Watershed Image Segmentation


In image processing, the watershed transform is a process of image segmentation and regions boundaries extraction. The theory behind is that the image is represented as a topographic surface where the high color levels mean higher altitude while the lower ones are treated as valleys. The segmentation process simulates flooding from seed points – markers. A common approach for markers selection is the gradient local minimal, but the method is applicable to any other seeds selection method. Since the method is based on geological surface representation, the image is partitioned into two sets: the catchment basins and the watershed lines.

Watershed transformSeed controlled Watershed transform

How does the Watershed works

Our algorithm is based on Meyer’s flooding introduced by F. Meyer in the early 90’s. Originally the algorithm  works on a grayscale image. A flooding process is performed over a gradient image, so the basins should emerge along the objects edges. The process describes as following:

  1. Initialize object groups with previouseely selected seeds markers.
  2. This step extracts the neighboring pixels of each group and moves them into a priority queue. Originally the priority level corresponds to pixel gradient value, but it is possible to use different weighting measure.
  3. The lowest priority pixels are extracted from the queue and processed first. If all visited neighbors of extracted pixel have the same label the pixel is marked with their same label. All non-visited pixels are included into the priority queue.
  4. Repeat step 3 till completion

All remaining unlabeled pixel are marked as a boundary i.e. the watershed lines.

 

Seed Points Selection

As it was mentioned there are different strategies for seed points selection. In our HTML5 demo application we are using user-controlled markers selection using Left Mouse Click and Right Mouse Click to mark foreground and background areas. Some articles discuss different automatic seeds selection using algorithms like BinarizationMorphological Opening, Distance Transform and so on. Although the focus of this post is not this part of the image segmentation process, we plan to review it in future articles.

 

Priority Queue Details

Our HTML5 realization of Watershed Image Segmentation is based on our custom JavaScript priority queue object. During the pixels extraction each neighbor of the currently processed point is inserted into our queue. At this insertion the push method makes a scan for proper position by a simple binary search thus the list remains sorted for the whole process. The nodes comparator is a custom input method and it allows flexible PQueue usage.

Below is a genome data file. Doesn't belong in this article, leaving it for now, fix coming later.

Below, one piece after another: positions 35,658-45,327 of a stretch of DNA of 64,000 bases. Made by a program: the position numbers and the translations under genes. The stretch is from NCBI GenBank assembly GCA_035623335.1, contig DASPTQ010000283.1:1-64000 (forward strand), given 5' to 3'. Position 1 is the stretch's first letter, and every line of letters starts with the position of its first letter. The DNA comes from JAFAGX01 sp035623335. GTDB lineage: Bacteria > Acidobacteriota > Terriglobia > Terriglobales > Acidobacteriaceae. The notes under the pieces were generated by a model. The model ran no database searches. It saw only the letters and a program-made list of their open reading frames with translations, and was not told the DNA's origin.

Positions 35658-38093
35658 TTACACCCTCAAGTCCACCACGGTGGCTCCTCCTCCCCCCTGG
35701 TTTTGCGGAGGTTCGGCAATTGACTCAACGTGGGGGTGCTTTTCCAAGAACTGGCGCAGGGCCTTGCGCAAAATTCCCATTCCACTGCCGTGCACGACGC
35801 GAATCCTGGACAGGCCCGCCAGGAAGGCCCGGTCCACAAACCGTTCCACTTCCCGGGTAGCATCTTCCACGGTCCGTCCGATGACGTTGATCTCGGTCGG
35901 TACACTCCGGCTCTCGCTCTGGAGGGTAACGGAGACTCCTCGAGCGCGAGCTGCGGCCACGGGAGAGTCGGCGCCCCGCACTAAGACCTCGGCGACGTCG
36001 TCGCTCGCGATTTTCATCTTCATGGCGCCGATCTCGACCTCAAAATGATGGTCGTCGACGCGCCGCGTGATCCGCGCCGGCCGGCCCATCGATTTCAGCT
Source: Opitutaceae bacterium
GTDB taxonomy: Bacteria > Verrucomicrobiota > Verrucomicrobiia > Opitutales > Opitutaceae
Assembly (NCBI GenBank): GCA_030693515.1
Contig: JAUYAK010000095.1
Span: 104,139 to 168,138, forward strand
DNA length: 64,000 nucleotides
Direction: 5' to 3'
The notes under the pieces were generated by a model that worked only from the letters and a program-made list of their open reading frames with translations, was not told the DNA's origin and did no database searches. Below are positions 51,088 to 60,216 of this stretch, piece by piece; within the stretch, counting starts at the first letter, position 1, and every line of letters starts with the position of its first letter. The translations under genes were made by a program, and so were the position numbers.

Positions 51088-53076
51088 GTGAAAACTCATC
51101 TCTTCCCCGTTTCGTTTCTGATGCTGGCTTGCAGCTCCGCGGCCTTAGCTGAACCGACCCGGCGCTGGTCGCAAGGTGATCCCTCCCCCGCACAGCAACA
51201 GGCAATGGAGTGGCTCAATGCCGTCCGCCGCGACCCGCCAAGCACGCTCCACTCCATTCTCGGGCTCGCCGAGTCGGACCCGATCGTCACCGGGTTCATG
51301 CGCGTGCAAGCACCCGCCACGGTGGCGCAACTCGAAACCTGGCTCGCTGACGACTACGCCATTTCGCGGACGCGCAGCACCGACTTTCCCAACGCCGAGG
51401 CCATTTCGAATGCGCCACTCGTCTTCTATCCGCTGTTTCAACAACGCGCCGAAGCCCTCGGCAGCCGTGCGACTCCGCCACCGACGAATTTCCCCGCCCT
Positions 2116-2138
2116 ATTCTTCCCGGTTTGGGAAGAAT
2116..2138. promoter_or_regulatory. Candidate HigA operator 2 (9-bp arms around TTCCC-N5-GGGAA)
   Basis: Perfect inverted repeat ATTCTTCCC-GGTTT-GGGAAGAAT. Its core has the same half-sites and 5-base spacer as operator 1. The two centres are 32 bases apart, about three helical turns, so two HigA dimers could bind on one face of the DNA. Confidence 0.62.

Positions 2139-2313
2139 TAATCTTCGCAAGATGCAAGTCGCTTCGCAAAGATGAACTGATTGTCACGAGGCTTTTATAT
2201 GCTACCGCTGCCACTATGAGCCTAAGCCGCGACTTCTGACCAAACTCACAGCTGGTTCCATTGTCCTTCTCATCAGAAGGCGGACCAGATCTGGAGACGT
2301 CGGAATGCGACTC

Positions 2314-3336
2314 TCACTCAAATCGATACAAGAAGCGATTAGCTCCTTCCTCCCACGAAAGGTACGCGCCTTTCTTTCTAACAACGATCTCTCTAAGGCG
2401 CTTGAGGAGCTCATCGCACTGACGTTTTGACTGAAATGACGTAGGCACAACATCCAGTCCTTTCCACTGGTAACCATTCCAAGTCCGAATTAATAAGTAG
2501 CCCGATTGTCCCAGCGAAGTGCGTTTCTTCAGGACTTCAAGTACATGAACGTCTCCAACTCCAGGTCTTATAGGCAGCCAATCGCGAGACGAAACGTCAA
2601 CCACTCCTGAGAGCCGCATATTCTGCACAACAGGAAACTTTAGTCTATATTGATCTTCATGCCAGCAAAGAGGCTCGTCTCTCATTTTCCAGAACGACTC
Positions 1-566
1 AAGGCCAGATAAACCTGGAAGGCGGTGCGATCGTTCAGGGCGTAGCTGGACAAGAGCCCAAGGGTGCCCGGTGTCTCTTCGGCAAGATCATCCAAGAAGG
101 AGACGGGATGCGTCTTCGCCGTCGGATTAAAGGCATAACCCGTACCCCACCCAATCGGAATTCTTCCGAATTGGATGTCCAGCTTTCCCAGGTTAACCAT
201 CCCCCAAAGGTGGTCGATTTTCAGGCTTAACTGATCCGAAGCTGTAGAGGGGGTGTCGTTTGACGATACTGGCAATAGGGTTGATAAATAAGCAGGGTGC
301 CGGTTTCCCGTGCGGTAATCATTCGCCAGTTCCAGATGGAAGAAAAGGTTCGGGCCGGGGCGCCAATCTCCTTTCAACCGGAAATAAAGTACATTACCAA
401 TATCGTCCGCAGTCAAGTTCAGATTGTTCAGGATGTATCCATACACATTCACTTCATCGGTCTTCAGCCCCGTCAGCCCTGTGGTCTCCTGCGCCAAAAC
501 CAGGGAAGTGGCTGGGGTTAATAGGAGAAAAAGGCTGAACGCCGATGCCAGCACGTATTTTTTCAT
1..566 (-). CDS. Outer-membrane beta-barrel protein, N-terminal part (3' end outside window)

var PQueue = function(){
	this.nodes = [];
}

PQueue.prototype.push = function(el, comparator){
	var nodes = this.nodes;
	var offset = 0,
		size = nodes.length;
		
	while (offset < size){ 
		const pos = ((offset + size) >>> 1);
		const diff = comparator(el, nodes[pos]);
		((diff < 0) ? (offset = pos + 1) : (size = pos));
	}
	
	nodes.splice(offset, 0, el);
}

 

Distance between pixels

Normally as a distance measurement between pixels the algorithm use the gradient image. In our demo application we are using different weighting function. The weight is calculated based on the improved RGB Euclidean distance [2] between the center point and selected neighbor as on the following equation:

`\sqrt{(2\Delta R^2 + 4\Delta G^2 + 3\Delta B^2)}`

Which the following JavaScript code segment represents:


function diffRGB(p1, p2){
	const rmean = (data[p1 + 0] + data[p2 + 0]) >>> 1;
	const r = (data[p1 + 0] - data[p2 + 0]),
			g = (data[p1 + 1] - data[p2 + 1]),
			b = (data[p1 + 2] - data[p2 + 2]);
		
	return Math.sqrt((((512+rmean)*r*r)>>8) + 4*g*g + (((767-rmean)*b*b)>>8));
}

 

Watershed Transform

As a preprocessing step we eliminate image noise by a Gaussian blur with small sigma value. After this we initialize the image buffer with appropriate label values corresponding to the input seeds:


for (var i = 0, l = seeds.length; seeds[i]; i++){
	var p = seeds[i].pixels;
	for (var j = 0, c = p.length; j < c; j++){
		buff[p[j]] = (i + 1)*80; // For example 80 and 160 grey values
		addPoint(p[j]);
	}
}

As a next step we extract all central pixels from our priority queue until we process the whole image:


while (!queue.empty()){
	var el = queue.pop();
	addPoint(el);
}

The neighbor pixels are extracted and placed into the PQueue for further processing:


function addPoint(p){
	for (var i = 0; i < 4; i++){
		const pos = p + dirxy[i];
		if (buff[pos] === 0){
			buff[pos] = buff[p];
			buff[pos + 1] = diffRGB(p, pos);
			queue.push(pos, comparator);
		}
	}
}


 

Watershed Image Segmentation Demo

Use Left and Right mouse buttons to draw foreground and background seeds. Press the Execute button to trigger segmentation.

Sigma: 3


Visit FivekoGFX on GitHub for more image processing examples and detailed source code!


References

  1. Image Segmentation and Mathematical Morphology
  2. Color Difference – Wikipedia